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Pharmacy courses

Would you like to be an expert on medicines and how to use them effectively? Pharmacists prepare, dispense and give advice about medicines and drugs, working in community pharmacies, hospitals, the pharmaceutical industry and university research posts. This four-year course involves in-depth study of pharmaceutical chemistry and medical science with hands-on-learning - either on placement or in simulated patient situations. You need to have an aptitude for sciences, particularly chemistry, and enjoy communicating with the public.

Studying pharmacy at university

Example course modules

  • Dispensing competence
  • Responding to symptoms
  • Cell and molecular biology
  • Pharmaceutical chemistry
  • Advances in drug therapy
  • Drugs discovery and delivery
  • Foundations in pharmacy practice
  • Inflammation, cancer and infection
  • Pharmaeceutics

Teaching hours / week

Average for this subject


Average for all subjects

The time you'll spend in lectures and seminars each week will vary from university to university, so use this as a guide.

More on studying and contact hours at uni

Who studies this subject

  • Female : 67%
    Male : 33%
  • Mature : 14%
    School leaver : 86%
  • Full-time : 95%
    Part-time : 5%

What students say about pharmacy

What you need to get on a course

Subjects you need

A-levels (or equivalent) usually required

  • Chemistry
  • Biology

Useful to have

  • Physics
  • Mathematics

Application checklist

Here's a guide to what to expect from the application process - also check individual university entry requirements, as these may differ.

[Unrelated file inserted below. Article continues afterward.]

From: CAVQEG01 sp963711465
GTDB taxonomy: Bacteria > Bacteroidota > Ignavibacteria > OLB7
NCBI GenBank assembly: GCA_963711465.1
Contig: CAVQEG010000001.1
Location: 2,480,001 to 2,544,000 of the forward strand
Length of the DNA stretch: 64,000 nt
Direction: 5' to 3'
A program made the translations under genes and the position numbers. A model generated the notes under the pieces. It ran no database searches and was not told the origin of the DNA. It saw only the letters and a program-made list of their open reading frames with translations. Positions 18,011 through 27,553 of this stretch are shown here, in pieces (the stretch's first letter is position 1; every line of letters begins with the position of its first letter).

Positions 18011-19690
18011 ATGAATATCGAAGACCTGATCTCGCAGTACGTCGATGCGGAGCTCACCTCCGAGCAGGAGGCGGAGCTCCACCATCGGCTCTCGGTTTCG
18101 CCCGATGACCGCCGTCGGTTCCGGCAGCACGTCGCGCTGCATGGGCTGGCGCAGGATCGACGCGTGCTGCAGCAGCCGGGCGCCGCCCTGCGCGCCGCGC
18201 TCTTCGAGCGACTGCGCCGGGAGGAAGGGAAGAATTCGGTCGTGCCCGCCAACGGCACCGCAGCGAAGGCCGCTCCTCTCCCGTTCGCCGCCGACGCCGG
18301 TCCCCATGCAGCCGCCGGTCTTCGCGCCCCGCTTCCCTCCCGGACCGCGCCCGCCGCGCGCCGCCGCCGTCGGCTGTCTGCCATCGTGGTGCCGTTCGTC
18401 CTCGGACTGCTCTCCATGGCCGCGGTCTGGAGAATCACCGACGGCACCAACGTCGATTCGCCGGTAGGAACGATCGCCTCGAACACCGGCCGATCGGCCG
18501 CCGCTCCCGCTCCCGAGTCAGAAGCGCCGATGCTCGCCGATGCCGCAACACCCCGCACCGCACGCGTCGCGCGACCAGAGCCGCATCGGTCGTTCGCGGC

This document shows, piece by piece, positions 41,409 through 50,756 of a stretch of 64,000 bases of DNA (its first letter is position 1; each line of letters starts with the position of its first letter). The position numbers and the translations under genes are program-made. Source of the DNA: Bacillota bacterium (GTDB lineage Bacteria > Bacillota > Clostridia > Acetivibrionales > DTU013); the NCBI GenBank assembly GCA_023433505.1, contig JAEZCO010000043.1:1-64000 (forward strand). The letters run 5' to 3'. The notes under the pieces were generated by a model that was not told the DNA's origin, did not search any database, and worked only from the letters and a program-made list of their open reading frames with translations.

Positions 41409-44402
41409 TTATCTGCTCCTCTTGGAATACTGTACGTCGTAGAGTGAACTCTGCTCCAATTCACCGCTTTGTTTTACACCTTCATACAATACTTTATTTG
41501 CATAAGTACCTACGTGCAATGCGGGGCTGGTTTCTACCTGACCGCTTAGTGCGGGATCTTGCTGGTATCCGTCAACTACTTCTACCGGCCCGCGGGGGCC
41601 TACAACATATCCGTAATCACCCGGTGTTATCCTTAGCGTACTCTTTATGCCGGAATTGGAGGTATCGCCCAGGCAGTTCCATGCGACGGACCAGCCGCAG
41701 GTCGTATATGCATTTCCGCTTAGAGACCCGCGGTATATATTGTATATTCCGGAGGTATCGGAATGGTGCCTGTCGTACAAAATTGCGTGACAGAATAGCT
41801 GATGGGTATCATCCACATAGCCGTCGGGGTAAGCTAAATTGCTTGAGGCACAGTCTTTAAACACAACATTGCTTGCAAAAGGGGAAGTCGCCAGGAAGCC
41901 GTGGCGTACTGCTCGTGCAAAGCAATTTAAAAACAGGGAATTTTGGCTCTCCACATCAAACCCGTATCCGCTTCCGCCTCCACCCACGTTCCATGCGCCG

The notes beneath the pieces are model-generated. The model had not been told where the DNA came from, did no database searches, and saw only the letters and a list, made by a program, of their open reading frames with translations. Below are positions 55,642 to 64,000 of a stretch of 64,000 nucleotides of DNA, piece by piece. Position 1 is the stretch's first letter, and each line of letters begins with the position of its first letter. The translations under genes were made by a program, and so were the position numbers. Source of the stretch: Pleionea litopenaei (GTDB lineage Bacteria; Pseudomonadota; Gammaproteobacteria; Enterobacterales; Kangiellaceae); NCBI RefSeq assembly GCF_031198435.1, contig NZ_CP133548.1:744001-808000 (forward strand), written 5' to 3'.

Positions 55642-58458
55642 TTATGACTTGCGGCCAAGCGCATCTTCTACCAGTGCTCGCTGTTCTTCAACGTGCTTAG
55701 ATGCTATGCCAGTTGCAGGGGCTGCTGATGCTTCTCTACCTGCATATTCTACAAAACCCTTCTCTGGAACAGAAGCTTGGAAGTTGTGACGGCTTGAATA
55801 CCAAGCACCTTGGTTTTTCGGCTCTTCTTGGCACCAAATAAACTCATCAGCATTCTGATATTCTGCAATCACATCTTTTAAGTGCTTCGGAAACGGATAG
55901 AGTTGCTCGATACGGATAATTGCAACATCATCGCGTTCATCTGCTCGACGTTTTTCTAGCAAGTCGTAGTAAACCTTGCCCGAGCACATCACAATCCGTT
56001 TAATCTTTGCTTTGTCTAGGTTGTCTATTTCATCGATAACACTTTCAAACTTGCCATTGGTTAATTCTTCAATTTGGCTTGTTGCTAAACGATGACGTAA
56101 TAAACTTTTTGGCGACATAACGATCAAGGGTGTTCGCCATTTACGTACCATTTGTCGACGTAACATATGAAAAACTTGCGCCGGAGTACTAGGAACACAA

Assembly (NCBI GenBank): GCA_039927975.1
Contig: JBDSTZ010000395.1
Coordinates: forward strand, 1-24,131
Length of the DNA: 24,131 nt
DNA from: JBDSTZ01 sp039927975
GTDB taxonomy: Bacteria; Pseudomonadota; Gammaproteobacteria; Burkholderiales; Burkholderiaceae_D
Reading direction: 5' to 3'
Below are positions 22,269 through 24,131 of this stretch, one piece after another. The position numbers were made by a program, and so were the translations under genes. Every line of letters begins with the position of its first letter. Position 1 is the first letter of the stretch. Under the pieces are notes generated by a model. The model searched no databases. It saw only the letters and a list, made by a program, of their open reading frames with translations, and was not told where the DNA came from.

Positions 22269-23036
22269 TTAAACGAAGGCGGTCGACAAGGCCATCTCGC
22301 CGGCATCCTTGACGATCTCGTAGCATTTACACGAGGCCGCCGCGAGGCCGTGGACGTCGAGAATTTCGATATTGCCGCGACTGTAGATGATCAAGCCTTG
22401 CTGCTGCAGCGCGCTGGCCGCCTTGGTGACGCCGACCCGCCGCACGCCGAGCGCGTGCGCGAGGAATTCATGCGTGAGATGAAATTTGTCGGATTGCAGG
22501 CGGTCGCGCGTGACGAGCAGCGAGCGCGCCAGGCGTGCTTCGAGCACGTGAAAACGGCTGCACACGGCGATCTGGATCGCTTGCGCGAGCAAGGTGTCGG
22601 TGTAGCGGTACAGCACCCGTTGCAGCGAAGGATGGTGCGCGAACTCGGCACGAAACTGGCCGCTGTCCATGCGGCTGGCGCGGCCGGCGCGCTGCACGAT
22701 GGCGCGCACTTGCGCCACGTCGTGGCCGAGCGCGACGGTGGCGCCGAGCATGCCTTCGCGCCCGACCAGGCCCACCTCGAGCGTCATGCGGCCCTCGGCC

• January application
  • October application
  • Personal statement
  • Portfolio
  • Interview
  • Entry test
  • Work experience
  • Audition

Personal statement advice

Your personal statement is a core part of your university application, and getting it just right takes time. Before you start work on yours, take a look at our five quick tips on writing a personal statement. We'll help you past that writer's block!

Career prospects

Sources: HECSU & KIS
Although there have been some concerns expressed about whether opportunities have kept pace with a subject that has rapidly increased in popularity, unemployment rates for pharmacy grads are ultra-low and over 95% of working pharmacy graduates had jobs as pharmacists (mostly as retail pharmacists) six months after they left their courses; telling you that these are degrees in demand.
Professional and accrediting bodies:

Six months after graduating

Typical graduate job areas
  • Health professionals

Longer term career paths

Jobs where this degree is useful

  • Quality assurance scientist
  • Packaging engineer
  • Regulatory affairs officer

Other real-life job examples

  • Retail pharmacist
  • Analytical scientist
  • Pharmacologist

What employers like about this subject

A degree in pharmacy will help you to develop a range of subject-specific skills including an understanding of the principles, design and manufacture of medicines; the law and ethics of the supply of medicines and knowledge of pharmaceutical analysis. Transferable skills a pharmacy graduate will develop include communication, data evaluation and commercial awareness. Pharmacists are usually employed in pharmacy stores, either as a part of retail chains, or (less common than in the past) as their own business, for hospitals, for medical practices, and in the pharmaceutical industry.